Maxine surveyed the dilapidated building doubtfully. The lights had just come on in the parking lot, sparking on the gleaming chrome of a dozen motorcycles.
“I don’t know,” she began, but Mrs. Entwhistle had already pulled in, cut the engine and climbed out of the car.
“I can’t wait, Max, go ahead on in,” she said, hustling off with unusual speed to the outside door marked Cowgirls. “It’s all those Twinkies,” she called back over her shoulder.
Maxine followed more sedately. When she entered the Pigsticker, every head in the small, smoky room turned toward her. She stopped, hand on her heart. She’d never seen so many long-haired males in one place. There were man-buns, pony-tails, beaded head-bands and flowing locks unchecked on leather-clad shoulders. Everyone but her had elaborate whiskers.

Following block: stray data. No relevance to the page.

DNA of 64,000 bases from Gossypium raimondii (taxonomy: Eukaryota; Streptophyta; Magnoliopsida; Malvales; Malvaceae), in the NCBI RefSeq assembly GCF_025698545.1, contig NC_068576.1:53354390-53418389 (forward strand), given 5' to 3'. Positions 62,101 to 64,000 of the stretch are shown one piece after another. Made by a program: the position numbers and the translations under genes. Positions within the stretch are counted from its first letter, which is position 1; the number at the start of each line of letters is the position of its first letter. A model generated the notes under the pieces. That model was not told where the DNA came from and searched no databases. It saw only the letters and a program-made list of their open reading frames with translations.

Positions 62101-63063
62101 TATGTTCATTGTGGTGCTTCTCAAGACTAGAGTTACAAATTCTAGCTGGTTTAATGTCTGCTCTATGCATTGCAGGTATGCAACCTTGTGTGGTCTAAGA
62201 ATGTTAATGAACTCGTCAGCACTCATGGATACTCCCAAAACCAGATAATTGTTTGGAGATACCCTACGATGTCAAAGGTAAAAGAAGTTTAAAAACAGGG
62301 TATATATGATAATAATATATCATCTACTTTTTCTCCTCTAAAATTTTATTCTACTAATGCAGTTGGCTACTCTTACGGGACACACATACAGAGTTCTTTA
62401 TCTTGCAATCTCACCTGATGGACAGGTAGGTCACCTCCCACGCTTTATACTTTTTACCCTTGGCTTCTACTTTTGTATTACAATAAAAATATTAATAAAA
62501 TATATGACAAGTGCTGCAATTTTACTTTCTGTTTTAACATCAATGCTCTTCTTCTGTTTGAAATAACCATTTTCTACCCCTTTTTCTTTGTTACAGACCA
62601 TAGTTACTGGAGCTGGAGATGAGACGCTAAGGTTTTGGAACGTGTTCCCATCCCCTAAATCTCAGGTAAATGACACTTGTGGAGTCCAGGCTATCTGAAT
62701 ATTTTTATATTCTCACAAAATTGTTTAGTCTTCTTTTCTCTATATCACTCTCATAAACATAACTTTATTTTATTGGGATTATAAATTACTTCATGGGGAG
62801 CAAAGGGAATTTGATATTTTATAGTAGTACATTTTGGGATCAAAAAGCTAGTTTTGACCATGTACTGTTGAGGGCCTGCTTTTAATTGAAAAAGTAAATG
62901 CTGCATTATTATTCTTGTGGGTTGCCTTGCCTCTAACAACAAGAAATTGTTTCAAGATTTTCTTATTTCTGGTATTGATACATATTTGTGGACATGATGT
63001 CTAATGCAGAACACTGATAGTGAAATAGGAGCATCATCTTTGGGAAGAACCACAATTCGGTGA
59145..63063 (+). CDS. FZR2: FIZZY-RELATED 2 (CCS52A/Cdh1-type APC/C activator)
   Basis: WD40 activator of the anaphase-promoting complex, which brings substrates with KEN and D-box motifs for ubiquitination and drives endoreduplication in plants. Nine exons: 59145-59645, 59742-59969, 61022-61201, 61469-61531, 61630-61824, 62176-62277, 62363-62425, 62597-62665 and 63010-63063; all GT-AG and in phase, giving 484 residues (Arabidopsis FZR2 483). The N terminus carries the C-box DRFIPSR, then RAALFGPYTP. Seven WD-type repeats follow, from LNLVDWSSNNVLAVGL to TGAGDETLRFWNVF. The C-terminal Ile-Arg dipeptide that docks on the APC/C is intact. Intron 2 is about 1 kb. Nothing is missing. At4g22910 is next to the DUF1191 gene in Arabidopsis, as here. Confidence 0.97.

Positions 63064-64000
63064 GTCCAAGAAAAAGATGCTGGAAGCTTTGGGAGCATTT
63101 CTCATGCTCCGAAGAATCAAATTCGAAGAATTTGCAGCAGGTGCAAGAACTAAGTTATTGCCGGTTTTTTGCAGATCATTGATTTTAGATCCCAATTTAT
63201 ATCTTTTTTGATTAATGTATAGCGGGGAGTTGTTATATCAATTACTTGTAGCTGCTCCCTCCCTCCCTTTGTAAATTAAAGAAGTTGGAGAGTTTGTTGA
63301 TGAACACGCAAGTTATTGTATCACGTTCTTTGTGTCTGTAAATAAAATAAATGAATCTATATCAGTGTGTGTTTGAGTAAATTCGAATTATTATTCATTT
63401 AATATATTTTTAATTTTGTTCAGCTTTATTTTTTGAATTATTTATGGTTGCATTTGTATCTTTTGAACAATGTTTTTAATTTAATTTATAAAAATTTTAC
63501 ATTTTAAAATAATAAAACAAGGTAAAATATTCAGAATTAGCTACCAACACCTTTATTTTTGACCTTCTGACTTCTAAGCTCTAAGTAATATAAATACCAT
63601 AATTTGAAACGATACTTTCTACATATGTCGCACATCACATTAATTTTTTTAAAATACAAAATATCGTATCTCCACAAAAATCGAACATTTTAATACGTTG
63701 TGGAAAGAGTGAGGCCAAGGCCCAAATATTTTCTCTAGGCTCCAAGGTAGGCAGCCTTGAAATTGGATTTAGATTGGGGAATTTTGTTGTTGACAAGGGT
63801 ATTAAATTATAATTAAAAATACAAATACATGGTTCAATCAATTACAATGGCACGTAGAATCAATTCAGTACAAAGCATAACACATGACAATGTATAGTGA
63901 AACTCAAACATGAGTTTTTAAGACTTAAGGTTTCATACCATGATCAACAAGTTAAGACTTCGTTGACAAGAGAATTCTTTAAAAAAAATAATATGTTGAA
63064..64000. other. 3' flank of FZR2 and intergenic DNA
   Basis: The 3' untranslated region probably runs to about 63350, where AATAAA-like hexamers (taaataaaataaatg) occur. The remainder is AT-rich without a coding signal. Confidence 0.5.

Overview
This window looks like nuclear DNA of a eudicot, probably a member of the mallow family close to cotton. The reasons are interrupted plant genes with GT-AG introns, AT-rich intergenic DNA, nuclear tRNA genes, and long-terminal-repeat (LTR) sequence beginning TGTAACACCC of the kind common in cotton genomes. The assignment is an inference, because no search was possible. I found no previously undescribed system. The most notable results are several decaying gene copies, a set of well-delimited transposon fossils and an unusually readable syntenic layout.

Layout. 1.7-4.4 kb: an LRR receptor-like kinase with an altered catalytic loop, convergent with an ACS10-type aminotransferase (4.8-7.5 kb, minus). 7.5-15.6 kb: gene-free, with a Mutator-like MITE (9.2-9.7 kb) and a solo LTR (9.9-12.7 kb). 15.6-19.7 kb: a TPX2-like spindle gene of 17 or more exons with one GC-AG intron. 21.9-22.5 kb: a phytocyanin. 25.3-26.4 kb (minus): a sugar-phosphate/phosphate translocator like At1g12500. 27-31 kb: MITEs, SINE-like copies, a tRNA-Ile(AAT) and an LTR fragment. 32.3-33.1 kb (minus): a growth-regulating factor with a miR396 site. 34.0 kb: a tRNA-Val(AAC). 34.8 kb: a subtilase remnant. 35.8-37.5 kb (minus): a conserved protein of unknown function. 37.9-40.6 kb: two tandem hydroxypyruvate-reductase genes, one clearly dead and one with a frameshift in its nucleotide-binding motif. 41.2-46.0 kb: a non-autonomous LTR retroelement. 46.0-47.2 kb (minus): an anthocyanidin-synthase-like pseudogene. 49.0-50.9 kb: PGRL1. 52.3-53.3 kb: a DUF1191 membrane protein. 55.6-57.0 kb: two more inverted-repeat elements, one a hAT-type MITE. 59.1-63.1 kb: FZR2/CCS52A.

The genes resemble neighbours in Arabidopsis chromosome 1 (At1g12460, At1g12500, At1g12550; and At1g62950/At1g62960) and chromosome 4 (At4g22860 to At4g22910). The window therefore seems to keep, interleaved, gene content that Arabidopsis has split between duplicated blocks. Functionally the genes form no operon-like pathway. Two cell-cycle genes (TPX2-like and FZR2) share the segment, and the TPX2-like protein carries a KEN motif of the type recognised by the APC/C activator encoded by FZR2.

“Oh,” Maxine said in a very small voice.
One of the men got up and came toward her. “Come on in, honey, don’t be scared of us,” he said, gesturing to an empty stool at the bar. “Sit yourself down and have a drink.”
He sounded so friendly that Maxine felt reassured.
“Oh, well, maybe just for a minute. My friend will be here soon.” She seated herself on the stool and tucked her feet on the brass rail.
“Now what’d you like to drink, honey?”
“Why, I guess iced tea?”
There were fond chuckles and a few comments: “Just like my grandma.” “Ain’t she sweet?” The atmosphere was positively sticky with sentiment. Maxine felt an obligation to return all that warmth. She sat up straight and smiled.
“You are all so nice!” she said. “Actually, I’ll have a beer.”